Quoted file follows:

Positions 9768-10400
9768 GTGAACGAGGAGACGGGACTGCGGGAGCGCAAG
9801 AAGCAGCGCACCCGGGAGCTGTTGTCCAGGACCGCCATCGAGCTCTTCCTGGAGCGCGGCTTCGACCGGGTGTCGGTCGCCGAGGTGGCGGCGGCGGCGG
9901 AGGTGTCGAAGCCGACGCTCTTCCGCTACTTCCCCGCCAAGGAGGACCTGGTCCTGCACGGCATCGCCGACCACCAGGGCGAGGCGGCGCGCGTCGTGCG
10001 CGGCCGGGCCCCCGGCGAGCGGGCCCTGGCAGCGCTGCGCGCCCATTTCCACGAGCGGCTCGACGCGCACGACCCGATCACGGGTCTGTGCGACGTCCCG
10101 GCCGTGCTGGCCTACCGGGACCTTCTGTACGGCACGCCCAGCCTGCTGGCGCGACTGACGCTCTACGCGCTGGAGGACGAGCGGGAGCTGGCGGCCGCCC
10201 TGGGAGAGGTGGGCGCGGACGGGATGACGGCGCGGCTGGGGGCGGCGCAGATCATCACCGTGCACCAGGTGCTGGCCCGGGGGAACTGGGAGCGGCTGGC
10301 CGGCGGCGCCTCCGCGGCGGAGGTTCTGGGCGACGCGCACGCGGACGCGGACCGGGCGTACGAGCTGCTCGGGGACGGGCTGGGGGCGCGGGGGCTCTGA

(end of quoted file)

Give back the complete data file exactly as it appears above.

Positions 9768-10400
9768 GTGAACGAGGAGACGGGACTGCGGGAGCGCAAG
9801 AAGCAGCGCACCCGGGAGCTGTTGTCCAGGACCGCCATCGAGCTCTTCCTGGAGCGCGGCTTCGACCGGGTGTCGGTCGCCGAGGTGGCGGCGGCGGCGG
9901 AGGTGTCGAAGCCGACGCTCTTCCGCTACTTCCCCGCCAAGGAGGACCTGGTCCTGCACGGCATCGCCGACCACCAGGGCGAGGCGGCGCGCGTCGTGCG
10001 CGGCCGGGCCCCCGGCGAGCGGGCCCTGGCAGCGCTGCGCGCCCATTTCCACGAGCGGCTCGACGCGCACGACCCGATCACGGGTCTGTGCGACGTCCCG
10101 GCCGTGCTGGCCTACCGGGACCTTCTGTACGGCACGCCCAGCCTGCTGGCGCGACTGACGCTCTACGCGCTGGAGGACGAGCGGGAGCTGGCGGCCGCCC
10201 TGGGAGAGGTGGGCGCGGACGGGATGACGGCGCGGCTGGGGGCGGCGCAGATCATCACCGTGCACCAGGTGCTGGCCCGGGGGAACTGGGAGCGGCTGGC
10301 CGGCGGCGCCTCCGCGGCGGAGGTTCTGGGCGACGCGCACGCGGACGCGGACCGGGCGTACGAGCTGCTCGGGGACGGGCTGGGGGCGCGGGGGCTCTGA